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Is Pre-workout Bad for Your Teeth? (From A Dentist)

Tyler Sellers
Published by Tyler Sellers
Fact checked by Donald Christman, BHSc FACT CHECKED
Last updated: May 16, 2023
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Being a fitness trainer, I often get questions about whether the benefits of pre-workouts outweigh some risks.

Recently conversations have revolved around the question if pre-workouts are bad for oral health.

Because I am a fitness trainer and don’t hold a dental degree, I reached out to an experienced professional to go over available literature on the subject and discuss what happens when such drinks come in direct contact with your teeth.

Let’s take a closer look.

Quick Summary

  • Some ingredients in pre-workouts can negatively impact your teeth, and general oral hygiene.
  • Citric acid, sugar, and ascorbic acid are some of the ingredients that are not good for the teeth.
  • Dry scooping your pre-workout puts your enamel at risk of erosion.

Pre-workout and Your Teeth

A dentist looking at a patient's teeth

Pre-workouts can be a valuable asset to your workout routine, increasing energy and endurance and promoting muscle growth and recovery.

However, as good as they are, many include ingredients that can negatively impact oral health.

There are a couple of things you need to look for on the ingredient label of your next workout sports drink; however, before we look at those specifically, there is something critically important to remember when purchasing a supplement.

The FDA does not regulate pre-workout supplements in the same way as medications. Because of this, purchasing from reputable sources is essential.

To ensure quality and safety, purchase supplements:

  • Manufactured in GMP-certified facilities
  • Manufactured in FDA-approved facilities
  • Third-party tested

What to Watch For

A person looking at their phone outside

Now let’s take a quick look at ingredients that may put your teeth at risk.


Many pre-workouts contain ingredients like citric acid (CA) and ascorbic acid (vitamin C) for preservation and taste. You can recognize acids as:

  • Preservatives ending in “ate,” like sorbate, monosodium glutamate, and sodium benzoate
  • By certain additive food/code numbers (300 or 331 is CA, 30 is vitamin C)

Sports drinks containing these ingredients wear down your tooth enamel, the hardest substance in your body, creating an environment that welcomes bacteria and promotes cavities [1].

The best advice I received from a dentist is to use a fluoride mouth rinse regularly to minimize risks and protect the teeth.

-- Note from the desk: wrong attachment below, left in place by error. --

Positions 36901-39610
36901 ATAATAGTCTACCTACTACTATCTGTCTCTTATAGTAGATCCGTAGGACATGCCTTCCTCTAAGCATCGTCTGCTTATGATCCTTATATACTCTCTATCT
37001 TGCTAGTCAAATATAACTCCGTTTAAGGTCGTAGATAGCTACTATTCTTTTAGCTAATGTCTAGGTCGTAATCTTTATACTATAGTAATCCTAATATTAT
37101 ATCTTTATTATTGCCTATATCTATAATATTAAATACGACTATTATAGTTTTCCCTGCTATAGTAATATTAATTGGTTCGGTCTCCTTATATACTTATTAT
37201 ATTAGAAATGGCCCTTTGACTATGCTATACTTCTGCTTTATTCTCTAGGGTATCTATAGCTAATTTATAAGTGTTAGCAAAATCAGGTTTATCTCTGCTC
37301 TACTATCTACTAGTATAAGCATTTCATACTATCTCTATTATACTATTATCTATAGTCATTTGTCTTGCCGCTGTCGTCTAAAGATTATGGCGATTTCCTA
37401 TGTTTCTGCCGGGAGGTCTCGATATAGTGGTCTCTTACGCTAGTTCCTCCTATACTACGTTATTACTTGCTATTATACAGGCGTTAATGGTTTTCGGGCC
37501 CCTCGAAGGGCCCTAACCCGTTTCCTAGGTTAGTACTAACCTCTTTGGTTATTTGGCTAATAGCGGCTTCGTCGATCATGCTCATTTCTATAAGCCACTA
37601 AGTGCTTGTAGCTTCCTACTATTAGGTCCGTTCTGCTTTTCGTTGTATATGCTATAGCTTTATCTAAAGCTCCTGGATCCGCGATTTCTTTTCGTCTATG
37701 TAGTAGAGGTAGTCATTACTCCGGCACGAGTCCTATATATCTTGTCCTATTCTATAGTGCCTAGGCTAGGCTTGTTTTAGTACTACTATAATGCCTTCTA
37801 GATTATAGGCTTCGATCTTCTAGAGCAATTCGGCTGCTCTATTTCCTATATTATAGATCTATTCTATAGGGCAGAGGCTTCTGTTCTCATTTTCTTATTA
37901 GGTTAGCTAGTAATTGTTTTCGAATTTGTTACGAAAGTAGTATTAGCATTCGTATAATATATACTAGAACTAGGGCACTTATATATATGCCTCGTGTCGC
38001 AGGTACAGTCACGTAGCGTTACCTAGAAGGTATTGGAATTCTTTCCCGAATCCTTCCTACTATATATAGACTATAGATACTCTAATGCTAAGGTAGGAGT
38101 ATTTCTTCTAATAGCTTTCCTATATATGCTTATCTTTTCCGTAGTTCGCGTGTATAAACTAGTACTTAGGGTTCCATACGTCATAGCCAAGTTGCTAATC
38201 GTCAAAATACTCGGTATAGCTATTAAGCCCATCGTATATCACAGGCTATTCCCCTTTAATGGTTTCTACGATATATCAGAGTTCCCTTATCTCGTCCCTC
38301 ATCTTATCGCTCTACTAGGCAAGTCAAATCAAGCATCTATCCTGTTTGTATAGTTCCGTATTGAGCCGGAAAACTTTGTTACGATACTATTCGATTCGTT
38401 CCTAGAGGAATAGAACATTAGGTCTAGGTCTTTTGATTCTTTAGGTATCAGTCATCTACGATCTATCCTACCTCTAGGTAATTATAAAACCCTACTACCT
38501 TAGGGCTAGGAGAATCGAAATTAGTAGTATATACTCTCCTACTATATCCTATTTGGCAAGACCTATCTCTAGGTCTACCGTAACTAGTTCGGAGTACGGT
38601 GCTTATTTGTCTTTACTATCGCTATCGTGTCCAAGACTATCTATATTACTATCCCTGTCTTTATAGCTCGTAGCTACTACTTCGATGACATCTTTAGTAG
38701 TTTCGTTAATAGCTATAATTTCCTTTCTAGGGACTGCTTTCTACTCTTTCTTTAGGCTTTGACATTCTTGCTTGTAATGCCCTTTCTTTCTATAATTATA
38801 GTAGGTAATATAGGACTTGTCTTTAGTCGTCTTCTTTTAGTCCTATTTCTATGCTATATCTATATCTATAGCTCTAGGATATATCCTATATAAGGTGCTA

If you are like me and get your teeth cleaned on a regular basis, you likely have had discussions with the dental hygienist about the relationship between sugar and cavities.

Like acid, sugar attracts harmful bacteria that can destroy the tooth’s enamel [2].

“Certain habits are linked to tooth decay, including snacking on high-sugar foods, drinking sugary or acidic beverages, sipping on sweet drinks and eating sticky foods.”

- Verena Tan, RD, PhD

Dry Scooping

Top view of dry pre-workout powder

Dry scooping is a social media trend that promotes taking a scoop of powder, generally pre-workouts, without mixing it with water which leads to feeling the effects faster.

Is dry scooping bad?

The answer is a resounding yes because manufacturers design these powders to mix with water diluting the acidic and sugary ingredients in the formula.

Undiluted acids and sugar stick to your teeth and put the enamel at risk of erosion.

The focus here is on teeth; however, the other risks of dry scooping are significant and worth mentioning.

The following list of adverse effects will further answer the question: “is dry scooping bad?” [3].

These include:

  • Heart palpitations
  • Shortness of breath
  • Lung infection
  • Lung irritation
  • Dehydration
  • Digestive issues

Tips for Not Wrecking Your Teeth

A person with one finger up while holding a toothbrush on the other

If you use a workout supplement or sports drinks, there is some advice you can follow to minimize damage [4].

Here are some tips:

  • Delay toothbrushing - waiting an hour before brushing gives the saliva a chance to do its job, wash away any acids, and re-harden the enamel.
  • Don’t dry scoop - dry scooping allows undiluted acid to promote irreversible enamel erosion.
  • Use a straw - this can limit the amount of direct contact the drink has with your teeth.
  • Do not swish drinks around your mouth - this will coat your teeth and increase the risk of damage; sip and swallow.
  • Neutralize the acid - rinsing your mouth with water, drinking milk, or eating cheese can help neutralize the acid due to the calcium in dairy.
  • Chew sugar-free gum - to keep saliva flowing and protecting your teeth, chew gum, make sure it has the ADA Seal of Acceptance.


Does Creatine Hurt Your Teeth?

Creatine itself isn’t likely to hurt your teeth and is a common ingredient in many pre-workouts considered generally safe; be aware of the product’s sugar content and mix it properly.

Can I Drink Pre-workouts With Braces?

You can drink pre-workouts with braces but maintaining good oral hygiene as directed by your dentist, remaining hydrated, and properly mixing your workout supplement are essential to minimize any adverse effects.

So, Are Pre-workouts Bad for Your Teeth?

When appropriately used, pre-workout drinks can be a great addition to your fitness routine alongside regular visits to the gym and a healthy diet.

You can absolutely protect your teeth by avoiding dry scooping, mixing the product properly, and following the tips I outlined above, and still reap the benefits of boosting your workout.

There are many options out there, so we have tested dozens of pre-workouts and compiled a list of the best:

Click the link to find out our number one picks.


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